While the waters are high and off color using a bright spinner or spoon’s makes for a fast action day. Coho are known to be aggressive so in waters where visibility is limited be sure to use bright colors with a metallic finish. Vibrax size 5 spinners are a mainstay when it comes to off-color Coho. Silver and chartreuse is one of the most popular colors but don’t overlook silver and purple, gold and hot orange, and hot pink colors. To add profile and a contrasting color slide a 3-inch squid skirt over the treble hook, or better yet, replace the treble with a siwash and add the squid skirt. This also makes a great scent cavity and fill it with Pro-Cure Bloody Tuna or Anchovy Bait Sauce.

Twitch Jigs

Late Coho like to stack up in backwaters and soft-water pockets. Twitching jigs has become one of the most popular techniques for the slow water where fish hold, but don’t overlook “drift twitching” which is twitching jigs in current to holding fish. Look for logs and trees where the water is only a few feet deep. As you float by toss in a jig and give it a twitch. My “go to” twitching jigs are Mack’s Lure Rock Dancers made of bucktail so they can withstand the toothy hook-nosed bucks. Try black and purple or cerise and black in 3/8 ounce. Yakima Bait Company’s Maxi-Jig is another good jig for twitching with several vibrant colors for off-color water.

Scent It Up

Don’t forget to use a lot of scent, especially when the water is still high and visibility is low. Pro-Cure Super Sauce or Super Gels hold on in the turbulent waters. Shrimp is one of the most productive scents but also give bloody tuna, salmon egg, herring and anchovy a try. Tip your jigs with a piece of raw prawn or sand shrimp tails and wrap your plugs to add more scent.

Know When and Where To Go

Keep an eye on the river graphs and the forecast for river levels. Once the river peaks and starts on the drop the fish will be on the move. If the rivers drop back down to historical means then look for the back eddies, coves, and sloughs. If the water is still above the mean level then target the seams and travel lanes, such as along the soft grassy edges where the fish will be on the move.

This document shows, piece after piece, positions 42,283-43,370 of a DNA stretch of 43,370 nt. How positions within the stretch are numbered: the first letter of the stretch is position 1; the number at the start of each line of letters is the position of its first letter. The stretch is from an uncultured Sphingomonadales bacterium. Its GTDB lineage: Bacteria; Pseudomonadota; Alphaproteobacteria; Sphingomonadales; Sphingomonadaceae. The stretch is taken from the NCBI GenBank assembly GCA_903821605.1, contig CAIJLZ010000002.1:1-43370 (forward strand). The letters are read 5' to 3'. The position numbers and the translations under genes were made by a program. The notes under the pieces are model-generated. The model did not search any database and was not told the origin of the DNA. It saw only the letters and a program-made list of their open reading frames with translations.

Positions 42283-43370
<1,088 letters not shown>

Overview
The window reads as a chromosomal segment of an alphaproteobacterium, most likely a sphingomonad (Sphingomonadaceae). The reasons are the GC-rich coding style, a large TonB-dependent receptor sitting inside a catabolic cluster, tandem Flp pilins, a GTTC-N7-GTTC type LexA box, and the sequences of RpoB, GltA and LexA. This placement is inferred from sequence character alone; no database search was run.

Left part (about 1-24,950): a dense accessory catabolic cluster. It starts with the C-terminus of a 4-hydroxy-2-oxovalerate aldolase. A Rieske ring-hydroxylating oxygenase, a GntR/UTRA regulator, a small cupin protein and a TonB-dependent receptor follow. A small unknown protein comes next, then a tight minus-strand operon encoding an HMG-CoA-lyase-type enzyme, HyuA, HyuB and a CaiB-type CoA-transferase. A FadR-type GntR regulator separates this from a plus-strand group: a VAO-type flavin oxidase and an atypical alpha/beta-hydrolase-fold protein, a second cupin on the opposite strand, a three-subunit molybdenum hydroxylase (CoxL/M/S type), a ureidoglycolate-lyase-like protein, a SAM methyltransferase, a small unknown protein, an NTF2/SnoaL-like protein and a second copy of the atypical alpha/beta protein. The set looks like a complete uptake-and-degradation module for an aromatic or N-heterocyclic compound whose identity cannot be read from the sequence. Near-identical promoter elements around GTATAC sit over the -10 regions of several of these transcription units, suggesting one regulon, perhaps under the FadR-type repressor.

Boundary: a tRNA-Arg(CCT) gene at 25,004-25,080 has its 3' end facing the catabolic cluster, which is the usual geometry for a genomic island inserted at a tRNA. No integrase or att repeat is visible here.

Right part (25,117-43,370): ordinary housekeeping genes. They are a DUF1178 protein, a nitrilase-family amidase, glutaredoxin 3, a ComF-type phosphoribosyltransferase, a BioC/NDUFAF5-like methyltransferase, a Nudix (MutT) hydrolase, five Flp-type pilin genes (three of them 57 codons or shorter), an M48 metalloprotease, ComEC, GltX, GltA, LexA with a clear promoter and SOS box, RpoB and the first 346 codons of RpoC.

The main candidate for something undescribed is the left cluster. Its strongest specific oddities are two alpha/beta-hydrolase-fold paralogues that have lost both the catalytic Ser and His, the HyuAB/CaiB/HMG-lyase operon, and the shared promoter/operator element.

You can learn a lot by reading a river graph. Often I look at the graph the night before the trip and then again while driving to the river. The graph can almost tell you which technique to use, what colors to use and where to look for the fish, without ever being on the river. High, dirty water means metallic finishes that will flash and be seen by coho. Low, clear water means holding fish and twitching jigs, pulling plugs and downsizing spinners. Don’t forget that a rain will often bring in new fish including early winter steelhead.

Don’t sit back and think salmon season is over. Late B run coho are just arriving and will be around for several months. Some rivers have great bank access for those without a boat and other rivers will be void of anglers that are waiting for winter steelhead. Get out and catch some late coho.


Jason Brooks is an outdoor writer based in Washington and the Editor of The Tailout, an online magazine dedicated to all things Salmon & Steelhead related.

Comments

Speedbird 48
11/7/2020 6:29:45 PM
Is it too late to hit the sound rivers?
Blue Tarheel
11/11/2020 3:17:53 PM
Thanks, Jason. Will big rivers like the Columbia have a B run?